"Figures 107 to 118 are examples of the plain arch. It will be noted that there may be various ridge formations such as ending ridges, bifurcations, dots and islands involved in this type of pattern, but they all tend to follow the general ridge contour; i.e., they enter on one side, make a rise or wave in the center, and flow or tend to flow out the other side."

Because due to the missing of a sharp angle I have described that there is basically no abrupt change in ridge direction inside Anand's example at all.





NOTICE: In the science of fingerprints one can also see that no. 118 and no. 119 have also been described as plain arches - though these approach towards a tented arch due to the abrupt ending of various parallel ridges creating a sharp angle inside the ridge flow of about a 100 degrees (almost a right angle).

However, in Anand's example the angle is close to a 130 degrees (much larger than in examples no. 118 and no.119), plus the ridges involved do not show a likewise parallel abrupt ending (examples no. 118 and no.119 do have the characteristic of 2 or 3 parallel ending ridges... but one could even question for those examples whether an angle of about a 100 degrees is small enough to make any associations at all with a comb).

So Anand's example is clearly most similar to the normal arch example no.116 (and it also has characteristics similar to what is seen in examples no.117 and no.118). And thus there is no basis to speak of a 'vestigial comb'... because that would probably require the presence of various characteristics that are seen in figure no. 119 and no.120 - but in Anand's example both the sharp angle + the presence of 3 parallel abruptly ending ridges ridges are missing... and thus any association between Anand's example with a 'comb' is basically a pure fantasy because by fact there are no characteristics at all which are seen in a 'comb'.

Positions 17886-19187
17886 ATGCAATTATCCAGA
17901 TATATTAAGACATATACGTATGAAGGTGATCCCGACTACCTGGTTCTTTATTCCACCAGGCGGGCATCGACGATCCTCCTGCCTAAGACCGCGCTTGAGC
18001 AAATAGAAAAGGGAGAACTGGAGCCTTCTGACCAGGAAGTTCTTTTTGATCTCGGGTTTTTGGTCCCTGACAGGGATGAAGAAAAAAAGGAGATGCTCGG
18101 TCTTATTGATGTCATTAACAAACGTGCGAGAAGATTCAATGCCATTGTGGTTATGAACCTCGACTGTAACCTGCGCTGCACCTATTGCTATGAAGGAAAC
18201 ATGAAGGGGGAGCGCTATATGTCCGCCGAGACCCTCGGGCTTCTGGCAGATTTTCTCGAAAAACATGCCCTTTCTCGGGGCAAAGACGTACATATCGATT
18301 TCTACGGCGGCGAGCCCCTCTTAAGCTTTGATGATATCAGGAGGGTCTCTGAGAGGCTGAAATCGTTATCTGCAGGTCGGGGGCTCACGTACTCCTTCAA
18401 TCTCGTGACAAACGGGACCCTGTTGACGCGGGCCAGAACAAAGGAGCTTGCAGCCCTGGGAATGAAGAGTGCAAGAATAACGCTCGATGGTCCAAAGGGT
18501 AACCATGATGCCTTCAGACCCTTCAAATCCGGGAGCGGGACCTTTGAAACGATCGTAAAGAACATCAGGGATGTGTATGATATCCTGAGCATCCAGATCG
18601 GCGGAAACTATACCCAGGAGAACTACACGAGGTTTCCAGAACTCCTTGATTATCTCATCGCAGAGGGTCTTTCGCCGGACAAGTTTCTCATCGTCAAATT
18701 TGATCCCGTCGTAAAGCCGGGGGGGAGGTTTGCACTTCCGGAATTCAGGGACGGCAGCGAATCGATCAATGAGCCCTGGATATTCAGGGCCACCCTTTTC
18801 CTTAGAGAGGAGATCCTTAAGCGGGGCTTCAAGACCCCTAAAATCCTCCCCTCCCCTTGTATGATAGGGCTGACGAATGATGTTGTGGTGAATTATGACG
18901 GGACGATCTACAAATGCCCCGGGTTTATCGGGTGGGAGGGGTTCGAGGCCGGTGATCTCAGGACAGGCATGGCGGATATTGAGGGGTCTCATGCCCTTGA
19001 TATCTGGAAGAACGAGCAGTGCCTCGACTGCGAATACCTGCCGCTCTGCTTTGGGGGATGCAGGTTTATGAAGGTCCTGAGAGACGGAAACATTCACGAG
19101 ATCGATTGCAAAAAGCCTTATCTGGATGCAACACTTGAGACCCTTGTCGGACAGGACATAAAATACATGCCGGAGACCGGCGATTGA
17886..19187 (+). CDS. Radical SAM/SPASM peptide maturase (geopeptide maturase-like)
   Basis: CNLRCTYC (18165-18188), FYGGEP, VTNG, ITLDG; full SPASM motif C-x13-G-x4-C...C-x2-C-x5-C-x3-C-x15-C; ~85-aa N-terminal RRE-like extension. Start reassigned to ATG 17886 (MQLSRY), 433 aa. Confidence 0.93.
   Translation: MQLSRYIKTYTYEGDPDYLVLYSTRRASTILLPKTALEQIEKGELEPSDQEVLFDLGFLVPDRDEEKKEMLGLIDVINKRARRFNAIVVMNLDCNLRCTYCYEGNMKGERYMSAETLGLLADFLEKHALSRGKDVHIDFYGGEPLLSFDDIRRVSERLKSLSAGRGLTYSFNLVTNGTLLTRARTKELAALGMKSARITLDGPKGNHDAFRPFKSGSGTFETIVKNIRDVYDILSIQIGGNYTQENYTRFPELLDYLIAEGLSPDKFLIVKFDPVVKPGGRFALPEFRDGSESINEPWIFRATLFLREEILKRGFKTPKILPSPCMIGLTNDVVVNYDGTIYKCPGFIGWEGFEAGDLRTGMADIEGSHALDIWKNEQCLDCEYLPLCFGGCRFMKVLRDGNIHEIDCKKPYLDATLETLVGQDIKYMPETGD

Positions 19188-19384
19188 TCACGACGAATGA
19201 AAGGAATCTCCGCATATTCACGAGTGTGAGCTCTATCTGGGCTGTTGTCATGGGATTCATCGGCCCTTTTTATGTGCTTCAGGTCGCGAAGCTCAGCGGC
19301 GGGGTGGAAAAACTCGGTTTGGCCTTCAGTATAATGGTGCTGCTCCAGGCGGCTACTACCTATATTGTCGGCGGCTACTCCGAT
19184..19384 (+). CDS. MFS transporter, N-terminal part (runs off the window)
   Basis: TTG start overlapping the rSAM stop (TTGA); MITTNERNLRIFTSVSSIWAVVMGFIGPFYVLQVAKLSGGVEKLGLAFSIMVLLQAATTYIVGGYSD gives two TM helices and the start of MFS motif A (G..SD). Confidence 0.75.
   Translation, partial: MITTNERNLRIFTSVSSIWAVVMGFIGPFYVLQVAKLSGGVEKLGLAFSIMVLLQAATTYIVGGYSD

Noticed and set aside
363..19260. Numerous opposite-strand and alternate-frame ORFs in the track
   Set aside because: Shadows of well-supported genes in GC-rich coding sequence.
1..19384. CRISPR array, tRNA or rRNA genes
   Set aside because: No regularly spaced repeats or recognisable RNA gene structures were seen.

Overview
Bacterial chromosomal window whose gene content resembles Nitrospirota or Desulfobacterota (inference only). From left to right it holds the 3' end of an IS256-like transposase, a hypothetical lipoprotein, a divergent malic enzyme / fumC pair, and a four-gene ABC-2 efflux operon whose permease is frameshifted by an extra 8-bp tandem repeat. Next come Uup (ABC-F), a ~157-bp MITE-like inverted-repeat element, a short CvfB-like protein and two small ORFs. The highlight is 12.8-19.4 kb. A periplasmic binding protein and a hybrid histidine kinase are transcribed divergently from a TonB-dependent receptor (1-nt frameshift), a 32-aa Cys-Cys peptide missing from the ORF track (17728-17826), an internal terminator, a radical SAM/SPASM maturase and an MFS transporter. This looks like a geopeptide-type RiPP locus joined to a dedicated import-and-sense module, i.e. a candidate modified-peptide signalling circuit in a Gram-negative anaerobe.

EDIT: PS. In the FBI perspective example no. 143 (see below) could serve as showing characteristics that can be associated with a comb (including mulltiple paralllel ridges that connect likewisely under a sharp angle to a line which has clearly a different direction than those incoming ridges).




However... it is important not to confuse the phenomenon of a 'comb' with the phenomena 'cushioning' (cusp) [Penrose, 1965] / 'ridge multiplication' / 'fan' [(Cummins and Midlo, 1953) ] (which are basically 3 synonyms), because Schaumann & Alter clearly describe in their work 'Dermatoglyphics in Medical Disorders' that 'ridge multiplication' in the interdigital areas is considered as normal and is therefore recognized as an open field (page 43):

"Some increase in the number of ridges occurs where the interdigital area widens between the triradii. In addition to the more of less uniform increase in ridges usually found, a locally concentrated ridge multiplication (M) can occasionally be observed. This configuration is also considered an open field."

(And for exactly the same reason a 'cusp' or 'fan' is thus also recognized as an open field because a 'cusp' is basically a... and thus should not be associated with a 'vestigial pattern')


Last edited by Martijn (admin) on Wed May 08, 2013 1:46 pm; edited 4 times in total (Reason for editing : PS added)

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Re: Is this a comb pattern or no pattern in mercury mount

Post  Martijn (admin) on Wed May 08, 2013 2:06 pm

Patti wrote:"Vestiges are conspicuous local disarrangements of ridges, not conforming to the definition of a true pattern but suggesting an approach toward the construction of a pattern. A vestige may be a group of sharply converging ridges, ellipsoidal in shape if convergences occur in both extremities, or a group of straight parallel ridges forming a distinctive field within a zone of ridges of different course." Cummins & Midlo page 106

Patti wrote:

I think the appearance of a vestige is even more visible in this image.

One shouldn't make a "mountain out of a molehill" and the vestige is just a molehill. There are no hard core rules as it can even be something that has the appearance of a pattern, but isn't. Cummins & Midlo list several possibilites, these qualities are not expected to be found in all vestiges. It doesn't have to conform to rules at all - that's the whole point, it looks like a pattern but doesn't fit the rules for the pattern.